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His comments come amid more receptive overtures and a likely shift in policy from South Korea.
Two weeks earlier, South Korean President-elect Park Geun-hye signalled that she was willing to pursue greater engagement and credible diplomacy with Pyongyang.
Geun-hye will become South Korea’s first female president when she takes office in February.
North Korean officials believe that talks with Geun-hye’s administration could ease five years of lingering tensions between the two countries which are still technically at war.
Seoul has warned of its neighbour’s increased militarisation, particularly in the wake of Pyongyang’s successful launch of a long-range missile in early December 2012.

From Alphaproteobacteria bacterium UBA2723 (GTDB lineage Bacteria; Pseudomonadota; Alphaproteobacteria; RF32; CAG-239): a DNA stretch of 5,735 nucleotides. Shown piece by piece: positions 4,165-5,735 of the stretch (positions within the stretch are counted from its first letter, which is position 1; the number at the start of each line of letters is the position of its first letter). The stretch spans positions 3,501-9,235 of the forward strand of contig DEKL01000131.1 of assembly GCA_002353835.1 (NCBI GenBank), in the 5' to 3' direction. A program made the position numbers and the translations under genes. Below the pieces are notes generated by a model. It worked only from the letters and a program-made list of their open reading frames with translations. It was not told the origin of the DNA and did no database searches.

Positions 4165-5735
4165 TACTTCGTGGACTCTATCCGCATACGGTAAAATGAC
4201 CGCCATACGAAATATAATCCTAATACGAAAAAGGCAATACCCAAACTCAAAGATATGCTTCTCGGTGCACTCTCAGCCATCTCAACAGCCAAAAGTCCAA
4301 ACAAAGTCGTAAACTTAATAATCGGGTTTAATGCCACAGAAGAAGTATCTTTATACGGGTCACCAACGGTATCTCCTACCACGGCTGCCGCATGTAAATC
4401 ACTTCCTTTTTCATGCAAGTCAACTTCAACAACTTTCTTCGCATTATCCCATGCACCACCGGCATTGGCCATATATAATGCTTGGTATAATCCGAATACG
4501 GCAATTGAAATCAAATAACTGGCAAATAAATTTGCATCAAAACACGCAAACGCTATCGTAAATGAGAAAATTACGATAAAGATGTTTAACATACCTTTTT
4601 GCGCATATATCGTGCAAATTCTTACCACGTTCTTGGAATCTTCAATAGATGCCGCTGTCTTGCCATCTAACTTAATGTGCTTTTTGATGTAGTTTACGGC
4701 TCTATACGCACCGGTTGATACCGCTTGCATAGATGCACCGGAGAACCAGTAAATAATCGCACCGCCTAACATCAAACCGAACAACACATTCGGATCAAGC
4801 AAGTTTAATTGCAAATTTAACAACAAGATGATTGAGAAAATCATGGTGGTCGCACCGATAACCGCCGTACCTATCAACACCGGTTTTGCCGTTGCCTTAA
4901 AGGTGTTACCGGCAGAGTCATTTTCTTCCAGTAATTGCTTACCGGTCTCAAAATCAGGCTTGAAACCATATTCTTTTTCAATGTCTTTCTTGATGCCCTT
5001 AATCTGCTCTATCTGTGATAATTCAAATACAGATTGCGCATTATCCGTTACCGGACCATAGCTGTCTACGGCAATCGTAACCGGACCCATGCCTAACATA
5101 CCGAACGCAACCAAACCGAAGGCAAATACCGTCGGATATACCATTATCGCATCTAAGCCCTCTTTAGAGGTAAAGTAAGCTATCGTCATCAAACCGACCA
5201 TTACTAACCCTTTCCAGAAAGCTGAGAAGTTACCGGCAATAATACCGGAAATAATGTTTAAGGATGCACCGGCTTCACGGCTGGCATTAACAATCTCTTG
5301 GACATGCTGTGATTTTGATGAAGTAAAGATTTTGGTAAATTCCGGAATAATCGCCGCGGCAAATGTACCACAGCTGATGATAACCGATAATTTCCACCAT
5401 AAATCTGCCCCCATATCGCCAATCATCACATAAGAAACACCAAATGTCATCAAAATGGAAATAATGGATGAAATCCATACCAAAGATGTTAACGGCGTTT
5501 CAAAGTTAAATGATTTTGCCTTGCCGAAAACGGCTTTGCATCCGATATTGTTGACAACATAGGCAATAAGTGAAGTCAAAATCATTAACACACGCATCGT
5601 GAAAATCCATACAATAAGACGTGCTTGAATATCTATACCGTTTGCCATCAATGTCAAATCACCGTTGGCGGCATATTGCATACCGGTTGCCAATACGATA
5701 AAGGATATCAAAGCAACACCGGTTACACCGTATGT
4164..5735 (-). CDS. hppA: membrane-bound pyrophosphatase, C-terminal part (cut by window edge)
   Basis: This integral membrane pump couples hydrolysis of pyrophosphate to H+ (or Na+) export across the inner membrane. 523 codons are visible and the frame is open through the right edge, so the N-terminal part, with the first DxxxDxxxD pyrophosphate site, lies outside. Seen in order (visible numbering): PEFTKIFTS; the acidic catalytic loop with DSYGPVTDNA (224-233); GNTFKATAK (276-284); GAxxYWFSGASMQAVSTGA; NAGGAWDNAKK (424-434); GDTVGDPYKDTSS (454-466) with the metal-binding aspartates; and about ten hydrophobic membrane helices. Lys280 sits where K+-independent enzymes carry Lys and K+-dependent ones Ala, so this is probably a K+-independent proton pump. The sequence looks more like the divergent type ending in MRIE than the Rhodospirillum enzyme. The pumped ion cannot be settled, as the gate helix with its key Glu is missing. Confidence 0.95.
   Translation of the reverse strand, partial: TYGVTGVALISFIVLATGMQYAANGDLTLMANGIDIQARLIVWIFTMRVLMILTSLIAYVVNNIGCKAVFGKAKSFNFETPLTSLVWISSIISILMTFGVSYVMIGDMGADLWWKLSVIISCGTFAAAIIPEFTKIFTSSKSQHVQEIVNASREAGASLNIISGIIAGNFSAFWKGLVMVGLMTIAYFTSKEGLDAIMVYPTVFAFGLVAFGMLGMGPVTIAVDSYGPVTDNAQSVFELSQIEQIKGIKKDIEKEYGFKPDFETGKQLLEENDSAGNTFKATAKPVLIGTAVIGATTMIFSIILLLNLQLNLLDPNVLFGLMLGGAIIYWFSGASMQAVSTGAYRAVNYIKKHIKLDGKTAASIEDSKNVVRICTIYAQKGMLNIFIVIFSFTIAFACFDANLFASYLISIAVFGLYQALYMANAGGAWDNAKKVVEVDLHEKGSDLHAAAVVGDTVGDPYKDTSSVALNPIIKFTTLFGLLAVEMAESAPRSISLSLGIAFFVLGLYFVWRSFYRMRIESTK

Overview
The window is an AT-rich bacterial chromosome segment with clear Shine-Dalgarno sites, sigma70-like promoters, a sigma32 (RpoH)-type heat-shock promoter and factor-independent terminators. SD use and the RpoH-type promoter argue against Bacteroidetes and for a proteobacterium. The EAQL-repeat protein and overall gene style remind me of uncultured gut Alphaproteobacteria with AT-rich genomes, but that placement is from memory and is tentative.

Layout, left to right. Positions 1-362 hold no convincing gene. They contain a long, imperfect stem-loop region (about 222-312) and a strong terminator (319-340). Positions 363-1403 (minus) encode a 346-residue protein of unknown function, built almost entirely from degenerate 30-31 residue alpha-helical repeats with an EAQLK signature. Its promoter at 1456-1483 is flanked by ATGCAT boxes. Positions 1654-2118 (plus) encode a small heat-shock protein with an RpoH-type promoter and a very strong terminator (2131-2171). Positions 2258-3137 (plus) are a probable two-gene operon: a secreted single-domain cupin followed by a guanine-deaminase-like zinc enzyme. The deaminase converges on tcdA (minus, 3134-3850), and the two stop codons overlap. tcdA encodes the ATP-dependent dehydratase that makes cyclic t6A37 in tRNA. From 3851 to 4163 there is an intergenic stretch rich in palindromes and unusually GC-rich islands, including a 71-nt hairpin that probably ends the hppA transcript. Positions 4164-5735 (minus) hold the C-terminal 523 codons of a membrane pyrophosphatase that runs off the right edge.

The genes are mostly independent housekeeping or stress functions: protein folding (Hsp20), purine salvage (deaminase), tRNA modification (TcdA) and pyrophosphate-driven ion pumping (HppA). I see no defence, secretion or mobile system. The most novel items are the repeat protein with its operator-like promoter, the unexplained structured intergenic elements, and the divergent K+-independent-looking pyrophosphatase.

Pyongyang said it was the launch of a weather observation satellite but Japan and other countries in the region condemned the move and called for harsher sanctions.
However, some Western analysts believe the launch is a bold political move which empowers and enhance’s Jong-un’s influence among his military and legitimises his leadership at home.
They say that it compensates for an embarrassing failed launch of a similar missile last year and appears to give Jong-un political capital to deal with Seoul.
“An important issue in putting an end to the division of the country and achieving its reunification, is to remove confrontation between the north and the south,” Jong-un said in his speech.
“The past records of inter-Korean relations show that confrontation between fellow countrymen leads to nothing but war.”
There are signs that the conciliatory tone from Pyongyang may already be paying dividends.
On Thursday, South Korean newspapers carried reports that the current government had agreed to increase an annual budget to fund projects with the North by nine per cent.
The $1 billion fund covers humanitarian aid, agricultural projects and family exchanges.
The BRICS Post